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Despite the high concentration of sharks in Cocos, some species have declined in number – a signal on the effectiveness of marine preserves. Genna Marie Robustelli

Shark-counting divers off Costa Rica reveal limits of marine reserves

Divers at the famed Cocos site off Costa Rica record declines in a number of shark species – a sign that marine preserves are limited protection against illegal fishing.
Kelp covered landscape in Western Australia. Dan Smale

Marine heatwaves threaten the future of underwater forests

Western Australia’s marine environment is unique. Two world heritage areas, the largest fringing coral reef in Australia, and more than a thousand kilometres of underwater forests, supporting incredible…
Turtles are among the species that could be harmed by dredging, even under the government’s new dredge dumping rules. AAP Image/University of QLD

Six ways Australia is selectively reporting to the UN on the Great Barrier Reef

The Australian government’s latest report on the Great Barrier Reef, submitted to the UNESCO World Heritage Centre last Friday, has been carefully crafted and word-smithed, with many of its claims supported…
The day after: a Sri Lankan man begins the slow process of rebuilding. EPA/Mike Nelson

Ten years after the Boxing Day tsunami, are coasts any safer?

Ten years ago we witnessed one of the worst natural disasters in history, when a huge earthquake off the coast of Sumatra triggered a devastating tsunami which swept across the Indian Ocean. An estimated…
Apollo Bay in Victoria. Australia’s coastal towns are vulnerable to changes in the surrounding seas. ccdoh1/Flickr

Your coastal town’s climate score? There’s a website for that

Australia’s coastal towns, many built around fisheries and tourism, are particularly vulnerable to climate change. South east and south west Australia are marine hotspots — they are warming much faster…
A king tide in New Zealand, part of a project documenting what future sea level rise might look like. Witness King Tides/Flickr

15 years from now, our impact on regional sea level will be clear

Human activity is driving sea levels higher. Australia’s seas are likely to rise by around 70 centimetres by 2100 if nothing is done to combat climate change. But 2100 can seem a long way off. At the moment…
Shark Bay is one of Australia’s 19 World Heritage Areas, home to dolphins, dugongs, and sharks. Matthew Fraser

Climate change threatens Western Australia’s iconic Shark Bay

In the summer of 2010-2011 Western Australia experienced an unprecedented heatwave — but not on land. Between December 2010 and April 2011, sea temperatures off the WA coast reached 3C above average, and…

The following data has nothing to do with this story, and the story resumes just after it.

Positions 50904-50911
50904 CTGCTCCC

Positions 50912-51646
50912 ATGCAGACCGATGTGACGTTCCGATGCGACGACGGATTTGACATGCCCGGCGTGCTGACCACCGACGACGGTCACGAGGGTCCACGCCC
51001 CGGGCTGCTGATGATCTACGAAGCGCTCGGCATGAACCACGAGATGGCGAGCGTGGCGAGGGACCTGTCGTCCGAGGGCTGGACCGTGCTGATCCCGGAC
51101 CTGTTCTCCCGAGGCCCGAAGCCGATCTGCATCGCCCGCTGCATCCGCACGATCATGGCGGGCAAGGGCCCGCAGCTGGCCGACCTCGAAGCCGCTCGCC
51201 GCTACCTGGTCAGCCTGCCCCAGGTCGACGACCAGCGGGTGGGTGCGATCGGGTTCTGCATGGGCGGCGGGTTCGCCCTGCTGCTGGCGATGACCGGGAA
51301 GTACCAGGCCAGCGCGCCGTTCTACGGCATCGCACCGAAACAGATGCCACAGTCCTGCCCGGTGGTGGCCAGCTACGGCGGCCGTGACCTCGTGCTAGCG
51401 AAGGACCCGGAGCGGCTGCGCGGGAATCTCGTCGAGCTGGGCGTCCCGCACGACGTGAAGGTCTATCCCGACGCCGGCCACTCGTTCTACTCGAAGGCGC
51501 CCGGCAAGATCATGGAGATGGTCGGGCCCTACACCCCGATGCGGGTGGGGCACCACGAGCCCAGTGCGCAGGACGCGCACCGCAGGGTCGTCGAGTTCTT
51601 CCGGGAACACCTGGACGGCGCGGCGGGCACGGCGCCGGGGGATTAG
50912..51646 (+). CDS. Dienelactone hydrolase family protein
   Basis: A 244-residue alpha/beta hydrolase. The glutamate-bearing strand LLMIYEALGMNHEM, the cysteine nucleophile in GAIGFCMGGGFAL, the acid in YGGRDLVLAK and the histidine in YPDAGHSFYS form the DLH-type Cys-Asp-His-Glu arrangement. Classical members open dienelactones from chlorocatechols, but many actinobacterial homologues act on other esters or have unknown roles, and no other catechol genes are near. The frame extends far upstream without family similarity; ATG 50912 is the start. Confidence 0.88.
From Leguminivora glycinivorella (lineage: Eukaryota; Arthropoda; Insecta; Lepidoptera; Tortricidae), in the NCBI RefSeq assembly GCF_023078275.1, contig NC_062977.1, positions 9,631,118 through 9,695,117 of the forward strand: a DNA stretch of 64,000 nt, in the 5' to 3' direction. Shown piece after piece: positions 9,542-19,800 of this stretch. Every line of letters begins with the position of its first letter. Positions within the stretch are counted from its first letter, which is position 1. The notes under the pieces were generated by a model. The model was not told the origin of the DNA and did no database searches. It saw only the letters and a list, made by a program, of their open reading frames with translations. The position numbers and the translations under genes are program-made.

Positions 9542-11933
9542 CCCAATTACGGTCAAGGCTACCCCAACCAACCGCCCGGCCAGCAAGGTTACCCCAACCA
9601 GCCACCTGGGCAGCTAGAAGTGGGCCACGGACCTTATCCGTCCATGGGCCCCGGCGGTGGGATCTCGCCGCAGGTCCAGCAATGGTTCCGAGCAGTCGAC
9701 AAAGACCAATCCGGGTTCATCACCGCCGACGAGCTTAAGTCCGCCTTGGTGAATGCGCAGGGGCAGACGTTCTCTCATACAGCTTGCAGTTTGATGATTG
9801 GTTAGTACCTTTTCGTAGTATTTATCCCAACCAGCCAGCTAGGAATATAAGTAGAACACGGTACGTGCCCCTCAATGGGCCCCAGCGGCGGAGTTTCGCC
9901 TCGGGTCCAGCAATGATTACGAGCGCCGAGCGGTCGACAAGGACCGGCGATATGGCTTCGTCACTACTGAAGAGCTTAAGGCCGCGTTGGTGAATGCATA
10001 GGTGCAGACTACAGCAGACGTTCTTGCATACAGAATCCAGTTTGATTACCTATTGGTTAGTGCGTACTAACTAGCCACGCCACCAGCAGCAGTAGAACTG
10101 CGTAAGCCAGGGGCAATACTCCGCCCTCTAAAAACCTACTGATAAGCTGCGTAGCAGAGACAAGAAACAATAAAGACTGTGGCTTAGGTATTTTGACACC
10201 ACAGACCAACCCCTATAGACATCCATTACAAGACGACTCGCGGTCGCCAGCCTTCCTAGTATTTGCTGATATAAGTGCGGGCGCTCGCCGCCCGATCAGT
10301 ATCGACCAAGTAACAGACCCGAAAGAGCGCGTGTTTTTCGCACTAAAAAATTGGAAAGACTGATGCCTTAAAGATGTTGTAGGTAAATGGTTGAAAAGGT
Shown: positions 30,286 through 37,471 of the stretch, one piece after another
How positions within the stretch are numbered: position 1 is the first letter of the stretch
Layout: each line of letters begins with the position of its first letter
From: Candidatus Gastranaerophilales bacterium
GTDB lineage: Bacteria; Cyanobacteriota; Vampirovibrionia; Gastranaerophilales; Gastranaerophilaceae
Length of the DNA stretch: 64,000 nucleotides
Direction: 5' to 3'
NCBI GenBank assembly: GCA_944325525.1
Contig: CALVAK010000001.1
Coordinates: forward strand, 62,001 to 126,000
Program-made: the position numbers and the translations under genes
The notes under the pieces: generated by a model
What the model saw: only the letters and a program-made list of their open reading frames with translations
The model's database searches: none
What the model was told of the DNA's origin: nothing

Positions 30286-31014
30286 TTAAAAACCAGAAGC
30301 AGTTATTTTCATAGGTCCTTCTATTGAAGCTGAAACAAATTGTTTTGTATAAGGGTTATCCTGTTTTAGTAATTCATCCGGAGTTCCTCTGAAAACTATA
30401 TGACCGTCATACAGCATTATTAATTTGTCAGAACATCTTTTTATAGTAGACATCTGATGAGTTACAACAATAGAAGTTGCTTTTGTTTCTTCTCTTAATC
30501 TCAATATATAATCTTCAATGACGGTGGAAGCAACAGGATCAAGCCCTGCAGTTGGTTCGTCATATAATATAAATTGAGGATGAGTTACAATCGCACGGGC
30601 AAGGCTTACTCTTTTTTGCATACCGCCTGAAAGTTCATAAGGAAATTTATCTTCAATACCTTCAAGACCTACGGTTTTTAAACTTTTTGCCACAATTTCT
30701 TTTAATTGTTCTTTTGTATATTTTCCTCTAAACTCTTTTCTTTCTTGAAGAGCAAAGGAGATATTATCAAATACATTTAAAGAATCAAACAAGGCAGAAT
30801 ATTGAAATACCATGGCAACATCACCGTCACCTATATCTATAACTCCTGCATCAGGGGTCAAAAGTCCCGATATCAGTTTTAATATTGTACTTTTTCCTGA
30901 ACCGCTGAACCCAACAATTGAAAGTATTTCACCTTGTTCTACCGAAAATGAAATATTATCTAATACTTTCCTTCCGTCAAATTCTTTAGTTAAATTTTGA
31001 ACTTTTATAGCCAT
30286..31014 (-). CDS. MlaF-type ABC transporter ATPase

Bad news for icebergs: oceans in the Southern Hemisphere have been soaking up more heat energy than previously thought. Andrew Meijers/BAS

Southern oceans heating up faster than scientists realised

The upper layers of the world’s oceans have been warming much faster than oceanographers realised over the past few decades…
What would you pull out of the water if you knew you were watched? Dirk.heldmaier

Track boats with GPS to stop illegal fishers draining the seas

The ocean, seen from a beach or from a plane, seems vast, ancient and invulnerable. It’s hard to imagine that 90% of life on earth lives below the waves, across 1.3 billion cubic kilometres of water and…
Drought conditions are set to become more frequent with the changing behaviour of the Indian Ocean. Peripitus/Wikimedia Commons

Drought in store as El Niño’s western cousin to grow stronger

Over the past few months, a lot of attention has been paid to the potentially strong El Niño event brewing in the Pacific Ocean. But there is also the potential for an emerging climate phenomenon in the…
Global shipping is expected to triple by 2060. Let Ideas Compete/Flickr

We need a global conservation agreement for the high seas

The high seas cover about 50% of Earth’s surface and host a major share of the world’s biodiversity, but remain largely ungoverned. With increasing threats to open ocean ecosystems, now more than ever…
The ocean is all stirred up with what we’re doing to it. NASA

The ocean is not just huge, but also hugely important

Carl Sagan’s description of our planet as a “pale blue dot” captured two important elements about the Earth: its loneliness in the enormity of space, and the ocean’s overwhelming dominance of the planet…

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